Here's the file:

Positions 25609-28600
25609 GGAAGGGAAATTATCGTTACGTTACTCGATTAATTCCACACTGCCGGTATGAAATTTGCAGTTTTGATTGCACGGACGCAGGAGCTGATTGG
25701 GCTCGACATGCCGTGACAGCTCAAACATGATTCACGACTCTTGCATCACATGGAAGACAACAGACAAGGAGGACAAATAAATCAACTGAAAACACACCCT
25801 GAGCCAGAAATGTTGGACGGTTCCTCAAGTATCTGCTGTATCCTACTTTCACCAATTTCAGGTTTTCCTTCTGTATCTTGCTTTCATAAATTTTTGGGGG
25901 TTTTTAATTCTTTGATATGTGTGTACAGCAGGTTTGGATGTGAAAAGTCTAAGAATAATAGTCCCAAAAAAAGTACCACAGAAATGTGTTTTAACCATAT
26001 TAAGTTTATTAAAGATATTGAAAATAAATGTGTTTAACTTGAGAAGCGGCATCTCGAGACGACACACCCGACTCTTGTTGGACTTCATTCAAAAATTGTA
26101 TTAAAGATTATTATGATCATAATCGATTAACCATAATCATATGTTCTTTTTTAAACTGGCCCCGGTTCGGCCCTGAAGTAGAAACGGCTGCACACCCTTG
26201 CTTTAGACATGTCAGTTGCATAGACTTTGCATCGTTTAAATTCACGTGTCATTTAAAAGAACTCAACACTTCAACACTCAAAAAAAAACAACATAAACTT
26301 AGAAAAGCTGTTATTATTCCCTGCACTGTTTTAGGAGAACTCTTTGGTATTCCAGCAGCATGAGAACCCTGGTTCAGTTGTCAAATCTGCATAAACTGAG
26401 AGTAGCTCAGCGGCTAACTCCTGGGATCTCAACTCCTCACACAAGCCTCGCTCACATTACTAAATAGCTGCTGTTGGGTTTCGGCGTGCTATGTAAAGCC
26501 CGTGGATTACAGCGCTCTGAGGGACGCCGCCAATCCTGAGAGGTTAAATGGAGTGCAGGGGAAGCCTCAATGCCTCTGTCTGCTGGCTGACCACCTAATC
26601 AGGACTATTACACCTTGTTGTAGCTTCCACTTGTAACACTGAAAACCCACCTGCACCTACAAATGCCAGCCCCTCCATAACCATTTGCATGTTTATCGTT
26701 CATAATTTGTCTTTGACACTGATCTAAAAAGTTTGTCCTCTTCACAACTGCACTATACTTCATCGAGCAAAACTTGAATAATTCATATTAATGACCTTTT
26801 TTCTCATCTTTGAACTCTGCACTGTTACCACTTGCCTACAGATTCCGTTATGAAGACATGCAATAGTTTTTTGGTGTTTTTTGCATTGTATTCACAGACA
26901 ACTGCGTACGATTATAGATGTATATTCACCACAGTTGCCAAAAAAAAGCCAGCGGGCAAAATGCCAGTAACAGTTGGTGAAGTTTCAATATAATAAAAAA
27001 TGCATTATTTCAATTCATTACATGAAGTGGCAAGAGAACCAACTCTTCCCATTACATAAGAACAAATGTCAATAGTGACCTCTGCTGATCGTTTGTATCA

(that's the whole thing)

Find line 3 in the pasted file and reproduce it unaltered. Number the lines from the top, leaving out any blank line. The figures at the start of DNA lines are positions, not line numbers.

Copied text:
25701 GCTCGACATGCCGTGACAGCTCAAACATGATTCACGACTCTTGCATCACATGGAAGACAACAGACAAGGAGGACAAATAAATCAACTGAAAACACACCCT